Conservation Groups Ask Congress to Defend the Migratory Bird Treaty Act

American Bird Conservancy, the National Audubon Society, Defenders of Wildlife, Natural Resources Defense Council, and more than 500 other conservation groups have joined together to urge Congress defend the Migratory Bird Treaty Act, the most important bird conservation policy in the United States. The Act, which has protected U.S. birds for 100 years, is currently under attack by both the Department of the Interior and some members of the U.S. Congress, led by Rep. Liz Cheney (R-WY).

Act now: Send a letter asking the Department of Interior and Congress to keep the MBTA strong.

“Critics of the Migratory Bird Treaty Act say that the so-called incidental take provision leaves too much uncertainty and that it could apply to birds killed by home windows and cars. But nobody in the conservation community is asking for that,” said Mike Parr, President of American Bird Conservancy. “When it comes to the MBTA, we're concerned about major bird traps — threats like oil pits, wind turbines next to eagle nests, and communication towers in bird migration hot spots.”

Barn Swallows

Barn Swallows are often victims of uncovered oil pits. Photo by Collins 93, Shutterstock

Doing away with the Act would make it much harder to protect birds from such threats. “It's like taking manhole covers off along the sidewalk,” Parr said. “It's negligent, irresponsible, and guaranteed to cause harm.”

A Landmark Law in Peril

In November, Rep. Cheney introduced a measure to gut the MBTA as an amendment to H.R. 4239, a bill written to weaken environmental protections in order to facilitate oil and gas drilling. Three days before Christmas, the White House followed suit when the Department of the Interior's Solicitor General released an opinion saying it will no longer enforce the MBTA in cases of incidental bird deaths, effectively giving a blank check to industry to avoid mitigating bird deaths.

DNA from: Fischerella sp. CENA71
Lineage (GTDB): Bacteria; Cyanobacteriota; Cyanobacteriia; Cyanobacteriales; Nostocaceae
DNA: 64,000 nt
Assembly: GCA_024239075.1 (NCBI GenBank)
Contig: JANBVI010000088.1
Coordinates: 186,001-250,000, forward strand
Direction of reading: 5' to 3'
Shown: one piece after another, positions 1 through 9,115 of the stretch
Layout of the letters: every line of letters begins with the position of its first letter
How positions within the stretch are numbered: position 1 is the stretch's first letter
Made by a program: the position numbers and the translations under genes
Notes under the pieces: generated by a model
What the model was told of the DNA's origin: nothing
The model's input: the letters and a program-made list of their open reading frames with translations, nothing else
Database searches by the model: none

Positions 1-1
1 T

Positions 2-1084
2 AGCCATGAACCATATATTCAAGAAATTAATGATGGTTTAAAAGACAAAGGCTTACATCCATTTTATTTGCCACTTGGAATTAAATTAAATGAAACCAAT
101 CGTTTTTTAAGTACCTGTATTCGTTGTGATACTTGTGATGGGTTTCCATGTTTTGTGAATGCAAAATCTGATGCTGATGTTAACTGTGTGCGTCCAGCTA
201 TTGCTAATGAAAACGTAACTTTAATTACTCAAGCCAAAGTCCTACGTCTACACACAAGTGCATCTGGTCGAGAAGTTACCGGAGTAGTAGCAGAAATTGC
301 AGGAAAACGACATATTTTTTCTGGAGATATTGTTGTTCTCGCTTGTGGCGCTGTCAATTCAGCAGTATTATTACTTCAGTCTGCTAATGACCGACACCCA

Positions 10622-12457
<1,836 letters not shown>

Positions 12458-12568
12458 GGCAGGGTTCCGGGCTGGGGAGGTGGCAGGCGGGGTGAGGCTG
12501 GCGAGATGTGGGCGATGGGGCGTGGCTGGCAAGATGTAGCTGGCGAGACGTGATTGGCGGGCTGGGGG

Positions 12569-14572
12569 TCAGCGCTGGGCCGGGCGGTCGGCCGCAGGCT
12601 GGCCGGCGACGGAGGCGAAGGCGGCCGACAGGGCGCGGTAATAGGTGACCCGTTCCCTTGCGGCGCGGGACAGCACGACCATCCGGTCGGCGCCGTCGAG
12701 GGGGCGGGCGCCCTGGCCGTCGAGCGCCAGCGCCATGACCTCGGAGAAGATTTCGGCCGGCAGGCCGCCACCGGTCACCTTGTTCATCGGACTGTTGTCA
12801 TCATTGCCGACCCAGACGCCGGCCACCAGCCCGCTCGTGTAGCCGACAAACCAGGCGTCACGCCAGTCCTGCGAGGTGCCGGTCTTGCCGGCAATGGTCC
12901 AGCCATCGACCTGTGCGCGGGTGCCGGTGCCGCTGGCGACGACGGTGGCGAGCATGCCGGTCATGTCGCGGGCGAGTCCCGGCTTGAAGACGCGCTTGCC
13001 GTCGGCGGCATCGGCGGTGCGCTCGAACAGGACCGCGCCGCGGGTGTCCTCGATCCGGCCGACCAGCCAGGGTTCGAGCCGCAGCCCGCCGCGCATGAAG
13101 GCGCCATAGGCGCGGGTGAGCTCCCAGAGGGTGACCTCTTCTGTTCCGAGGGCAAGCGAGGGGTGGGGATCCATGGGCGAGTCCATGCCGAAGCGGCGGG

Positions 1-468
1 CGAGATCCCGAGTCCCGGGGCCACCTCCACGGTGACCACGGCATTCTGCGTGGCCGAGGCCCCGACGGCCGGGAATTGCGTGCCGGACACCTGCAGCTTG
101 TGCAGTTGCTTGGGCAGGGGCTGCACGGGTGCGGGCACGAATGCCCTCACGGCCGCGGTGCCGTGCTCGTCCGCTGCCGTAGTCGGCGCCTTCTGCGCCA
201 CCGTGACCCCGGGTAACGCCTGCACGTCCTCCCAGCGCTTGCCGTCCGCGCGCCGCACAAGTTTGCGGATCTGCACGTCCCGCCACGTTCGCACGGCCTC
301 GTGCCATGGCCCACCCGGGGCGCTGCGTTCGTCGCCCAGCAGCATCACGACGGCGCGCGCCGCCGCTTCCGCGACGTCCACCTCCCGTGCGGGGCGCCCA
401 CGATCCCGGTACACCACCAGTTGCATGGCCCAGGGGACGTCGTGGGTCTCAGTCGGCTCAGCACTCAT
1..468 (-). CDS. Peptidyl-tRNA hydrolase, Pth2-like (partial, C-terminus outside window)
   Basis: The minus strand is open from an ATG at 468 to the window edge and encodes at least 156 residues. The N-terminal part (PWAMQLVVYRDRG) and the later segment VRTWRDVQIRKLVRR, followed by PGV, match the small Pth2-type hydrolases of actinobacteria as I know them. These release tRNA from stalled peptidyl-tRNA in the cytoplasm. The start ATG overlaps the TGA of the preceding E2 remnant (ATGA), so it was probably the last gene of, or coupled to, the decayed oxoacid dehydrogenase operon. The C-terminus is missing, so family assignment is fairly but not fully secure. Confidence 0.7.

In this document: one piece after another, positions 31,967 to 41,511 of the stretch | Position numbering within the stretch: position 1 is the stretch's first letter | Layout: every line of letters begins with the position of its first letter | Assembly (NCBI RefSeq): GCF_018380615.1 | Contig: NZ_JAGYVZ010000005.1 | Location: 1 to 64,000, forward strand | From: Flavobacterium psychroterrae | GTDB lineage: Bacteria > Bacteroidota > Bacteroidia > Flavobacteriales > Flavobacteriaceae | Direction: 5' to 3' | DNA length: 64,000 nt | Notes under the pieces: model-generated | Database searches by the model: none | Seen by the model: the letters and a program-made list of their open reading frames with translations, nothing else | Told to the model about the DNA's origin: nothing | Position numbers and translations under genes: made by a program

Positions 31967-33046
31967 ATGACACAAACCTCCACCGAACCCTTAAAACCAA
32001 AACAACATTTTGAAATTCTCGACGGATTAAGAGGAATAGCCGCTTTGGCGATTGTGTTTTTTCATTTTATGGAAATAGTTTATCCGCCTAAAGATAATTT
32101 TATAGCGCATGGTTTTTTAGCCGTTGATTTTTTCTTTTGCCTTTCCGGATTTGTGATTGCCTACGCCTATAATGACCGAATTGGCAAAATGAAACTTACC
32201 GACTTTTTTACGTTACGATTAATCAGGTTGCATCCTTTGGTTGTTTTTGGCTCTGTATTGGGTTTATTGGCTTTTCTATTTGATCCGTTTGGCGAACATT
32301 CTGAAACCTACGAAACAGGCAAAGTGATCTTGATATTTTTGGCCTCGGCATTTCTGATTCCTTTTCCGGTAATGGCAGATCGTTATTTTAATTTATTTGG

"Some companies put strong conservation practices in place without needing legal incentives,” said Steve Holmer, Vice President of Policy at American Bird Conservancy. “But having the law in place encourages all companies to do the right thing. These changes to MBTA would take the teeth out of the only law that protects the vast majority of our native birds."

Snowy Owl and other raptors are often killed in collisions with power lines. Photo by Pictureguy, Shutterstock

Congress passed the MBTA in 1918 in response to public outcry over the mass slaughter of birds, which threatened Snowy Egrets and other species with extinction. The law prohibits killing or America's birds except under certain conditions, including managed hunting seasons for game species.

Protecting Birds from Needless Deaths

Over its century-long history, the Migratory Bird Treaty Act has protected millions if not billions of birds. It now protects birds from 21st-century threats by bringing together industry, government, and conservation organizations to implement best-management practices. Commonsense solutions like covering tar pits and marking transmission lines protect hundreds of thousands of birds each year from needless deaths.

“Killing birds is a poison policy for Congress and the Department of the Interior. Americans in all 50 states are rising up to support 100 years of bipartisan agreement to protect America's birds from avoidable deaths,” said David Yarnold, President and CEO of the National Audubon Society.

Birds on powerline. Photo by Amy Johansson, Shutterstock

The joint letter shows that dozens of organizations and their members from across the country want to see our lawmakers build on our nation's 100-year conservation ethic, which brought into being laws like the MBTA, along with the Endangered Species Act and the establishment of our national parks. These groups ask elected officials to rightly reject misguided efforts and false narratives that pit conservation against economic development.

Learn more about industrial causes of bird mortality in the United States from power lines (up to 175 million birds per year); communication towers (up to 50 million birds annually); oil waste pits (500,000 to 1 million birds annually); wind energy (500,000 or more in direct mortality, many more when associated infrastructure is included); and gas flares